Wed, 7 Nov, 2018Over60

13 books we bet you never knew were banned

13 books we bet you never knew were banned

The Dictionary

Wait … what? Some students working on their spelling might have been out of luck when the teacher asked them to “look it up”. In 1987, the Anchorage School Board in Alaska banned the American Heritage Dictionary because it had “objectionable” entries, like the slang definitions for “balls,” “knocker” and “bed.” A California elementary school banned Merriam Webster from its shelves because the definition of oral sex was “not age appropriate”.

The Lorax

Dr. Seuss may have endeared the hearts of millions, but The Lorax, about the perils of deforestation, didn’t sit well with California loggers. One community banned the book for its negative portrayal of the industry. (By the way, you've been saying "Dr. Seuss" wrong.) 

Yertle the Turtle

Anti-deforestation wasn’t Dr. Seuss’s only political message to make schools squirm. One Canadian school announced Yertle the Turtle one of its banned books in 2012 because of this line: "I know up on top you are seeing great sights, but down here at the bottom, we too should have rights." Apparently, that line was too partisan for a school that had banned political messages.

James and the Giant Peach

No matter how you feel about human-sized bugs, Roald Dahl’s James and the Giant Peach seems innocent enough at first glance. Some schools have challenged it for language, and tobacco and alcohol references. But perhaps the oddest? In 1999, one small Wisconsin town officially made it one of its banned books after claiming a scene when the spider licks her lips could be “taken in two ways, including sexual”. Can’t say that would have been our first thought.

Where the Wild Things Are

It was tough enough for author Maurice Sendak to get his borderline dark and scary children’s book published. When it finally did hit the shelves, it got in even more trouble. Where the Wild Things Are is now a fun classic, but it was initially banned because little Max’s punishment was starvation– well, lack of supper – and the story had supernatural themes.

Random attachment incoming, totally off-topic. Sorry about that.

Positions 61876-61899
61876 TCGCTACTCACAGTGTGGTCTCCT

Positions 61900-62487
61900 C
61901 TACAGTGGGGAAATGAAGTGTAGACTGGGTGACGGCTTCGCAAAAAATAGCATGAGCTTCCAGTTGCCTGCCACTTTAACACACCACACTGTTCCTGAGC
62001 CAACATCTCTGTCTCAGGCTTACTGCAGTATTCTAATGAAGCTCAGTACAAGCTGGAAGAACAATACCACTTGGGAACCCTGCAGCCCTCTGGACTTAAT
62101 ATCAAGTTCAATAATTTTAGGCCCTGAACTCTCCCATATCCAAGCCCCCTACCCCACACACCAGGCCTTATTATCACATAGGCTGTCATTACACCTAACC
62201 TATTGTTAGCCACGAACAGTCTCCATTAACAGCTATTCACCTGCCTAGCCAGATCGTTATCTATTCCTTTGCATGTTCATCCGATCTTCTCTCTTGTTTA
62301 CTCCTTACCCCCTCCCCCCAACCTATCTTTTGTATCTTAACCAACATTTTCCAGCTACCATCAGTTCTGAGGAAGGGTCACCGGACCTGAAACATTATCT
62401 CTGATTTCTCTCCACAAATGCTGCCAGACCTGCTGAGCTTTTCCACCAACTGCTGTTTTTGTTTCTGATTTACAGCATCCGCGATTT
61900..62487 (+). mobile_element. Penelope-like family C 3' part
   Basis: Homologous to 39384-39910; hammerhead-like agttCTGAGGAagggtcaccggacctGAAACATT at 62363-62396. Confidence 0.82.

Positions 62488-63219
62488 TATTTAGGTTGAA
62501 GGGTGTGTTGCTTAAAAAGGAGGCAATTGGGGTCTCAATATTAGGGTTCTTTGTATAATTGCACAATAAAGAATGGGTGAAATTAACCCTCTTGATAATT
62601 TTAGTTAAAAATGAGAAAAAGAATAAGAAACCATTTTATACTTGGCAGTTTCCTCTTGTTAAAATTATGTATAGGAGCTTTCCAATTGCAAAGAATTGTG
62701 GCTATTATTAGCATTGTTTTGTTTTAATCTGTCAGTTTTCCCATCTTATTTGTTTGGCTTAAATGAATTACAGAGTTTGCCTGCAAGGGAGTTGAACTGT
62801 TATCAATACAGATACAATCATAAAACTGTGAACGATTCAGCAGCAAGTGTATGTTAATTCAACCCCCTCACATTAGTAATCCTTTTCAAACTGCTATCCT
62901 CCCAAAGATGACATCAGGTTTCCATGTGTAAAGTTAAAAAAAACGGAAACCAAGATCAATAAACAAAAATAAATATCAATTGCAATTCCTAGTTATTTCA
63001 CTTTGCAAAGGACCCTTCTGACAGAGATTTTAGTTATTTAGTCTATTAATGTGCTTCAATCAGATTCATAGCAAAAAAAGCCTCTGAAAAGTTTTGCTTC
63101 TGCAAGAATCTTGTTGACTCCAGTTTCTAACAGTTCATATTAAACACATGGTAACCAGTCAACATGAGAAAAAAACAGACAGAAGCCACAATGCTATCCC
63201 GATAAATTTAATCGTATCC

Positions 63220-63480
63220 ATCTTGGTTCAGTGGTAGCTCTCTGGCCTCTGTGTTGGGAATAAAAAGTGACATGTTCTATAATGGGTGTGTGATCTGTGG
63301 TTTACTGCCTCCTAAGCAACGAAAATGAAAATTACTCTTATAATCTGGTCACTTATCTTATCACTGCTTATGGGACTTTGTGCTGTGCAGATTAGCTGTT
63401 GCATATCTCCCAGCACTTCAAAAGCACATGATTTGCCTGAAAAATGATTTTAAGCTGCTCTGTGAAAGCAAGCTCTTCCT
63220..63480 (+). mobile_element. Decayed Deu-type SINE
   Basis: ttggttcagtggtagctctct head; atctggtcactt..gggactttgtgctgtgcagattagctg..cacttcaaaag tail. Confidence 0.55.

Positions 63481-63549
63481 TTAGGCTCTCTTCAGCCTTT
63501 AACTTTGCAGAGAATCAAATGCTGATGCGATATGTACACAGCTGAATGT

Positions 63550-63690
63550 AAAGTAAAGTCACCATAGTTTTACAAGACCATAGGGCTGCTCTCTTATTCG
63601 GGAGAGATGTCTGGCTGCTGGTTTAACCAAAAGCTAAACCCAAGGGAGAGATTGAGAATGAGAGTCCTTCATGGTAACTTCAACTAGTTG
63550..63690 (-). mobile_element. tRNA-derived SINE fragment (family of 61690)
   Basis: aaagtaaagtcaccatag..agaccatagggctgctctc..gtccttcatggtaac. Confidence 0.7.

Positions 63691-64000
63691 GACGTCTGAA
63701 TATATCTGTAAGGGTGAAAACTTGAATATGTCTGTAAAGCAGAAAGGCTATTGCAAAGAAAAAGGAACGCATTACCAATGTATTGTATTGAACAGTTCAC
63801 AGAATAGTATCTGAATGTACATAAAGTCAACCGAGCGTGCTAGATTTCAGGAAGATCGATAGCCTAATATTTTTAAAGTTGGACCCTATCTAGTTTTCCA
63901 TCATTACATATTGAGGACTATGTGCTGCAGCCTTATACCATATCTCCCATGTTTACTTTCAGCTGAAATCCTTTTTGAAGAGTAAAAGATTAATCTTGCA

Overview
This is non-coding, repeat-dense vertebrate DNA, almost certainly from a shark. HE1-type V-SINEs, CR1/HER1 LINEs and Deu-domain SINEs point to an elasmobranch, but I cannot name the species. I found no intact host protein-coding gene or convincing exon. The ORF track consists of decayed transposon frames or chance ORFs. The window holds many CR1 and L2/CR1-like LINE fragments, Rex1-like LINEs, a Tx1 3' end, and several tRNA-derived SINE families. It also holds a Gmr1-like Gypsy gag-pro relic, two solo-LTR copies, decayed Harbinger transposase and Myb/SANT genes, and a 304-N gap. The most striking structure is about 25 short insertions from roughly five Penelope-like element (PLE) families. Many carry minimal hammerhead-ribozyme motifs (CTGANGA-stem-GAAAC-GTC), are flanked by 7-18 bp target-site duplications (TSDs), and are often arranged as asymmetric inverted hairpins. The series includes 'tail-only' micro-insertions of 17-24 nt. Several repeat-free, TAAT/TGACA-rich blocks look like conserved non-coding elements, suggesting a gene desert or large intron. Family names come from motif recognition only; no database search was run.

Where the Sidewalk Ends

You might want to reread Shel Silverstein’s collection of poems, Where the Sidewalk Ends – you may have missed something in its quirky, funny and touching verses. According to some schools, the book actually promotes everything from drug use and suicide to ignoring parents and telling lies. Yikes.

Harriet the Spy

Who knew a child misfit could create such a stir? Sure, kids loved Harriet for her strong will and rebelliousness, but critics argued the “spy” was less of a good-girl Nancy Drew and more of a mean-spirited gossip. Some schools banned Louise Fitzhugh’s Harriet the Spy to keep students from the bad influence.

The Giving Tree

To some, this was Shel Silverstein’s sweet story about unconditional love. But to one bitter Colorado librarian who took it off the shelvesThe Giving Tree was just plain “sexist”.

Brown Bear, Brown Bear, What Do You See?

Might as well stop trying to wrack your brain for what in the world could have been grounds to take Brown Bear, Brown Bear, What Do You See? out of schools. It was all an awkward mistake. Eric Carle might be a famous children’s illustrator, but the Texas State Board of Education wouldn’t approve the storybook after recognising writer Bill Martin Jr.’s name from another book: Ethical Marxism. There was just one problem – the political Bill Martin was not the same Bill Martin Jr. as had written the children’s book. Next time, maybe the school board should do its homework.

The Diary of a Young Girl

No, Anne Frank’s diary hasn’t been removed from libraries because of the terror of hiding from Nazis. Schools have deemed some of the 14-year-old’s descriptions of her anatomy as “pornographic”. More cringe-worthy? One Alabama textbook committee asked for it to be banned because it was “a real downer”. 

Charlotte’s Web

The unlikely friendship between a pig and spider sparked a much bigger controversy among Kansas parents in 1952. They had Charlotte's Web banned because talking animals went against their religious beliefs, arguing humans are "the only creatures that can communicate vocally. Showing lower life forms with human abilities is sacrilegious and disrespectful to God”. We wonder what they’d think about the Cat in the Hat and Mickey Mouse and the three little bears and ...

The Grapes of Wrath

John Steinbeck’s work of fiction was based on the reality of the Dust Bowl that left migrants homeless and in search of work. In Kern County, California, where the protagonists land, the real-life county board of supervisors didn’t appreciate the author’s portrayal of how locals didn’t help migrants. A 1939 vote removed The Grapes of Wrath from the area’s schools and libraries.

To Kill a Mockingbird

Despite being so beloved, Harper Lee’s novel is still the fourth most-challenged or banned classic book. Advocates of banning it argue its issues with racism and sexuality aren’t suitable for young readers.

Written by Marissa Laliberte. This article first appeared in Reader’s Digest. For more of what you love from the world’s best-loved magazine, here’s our best subscription offer.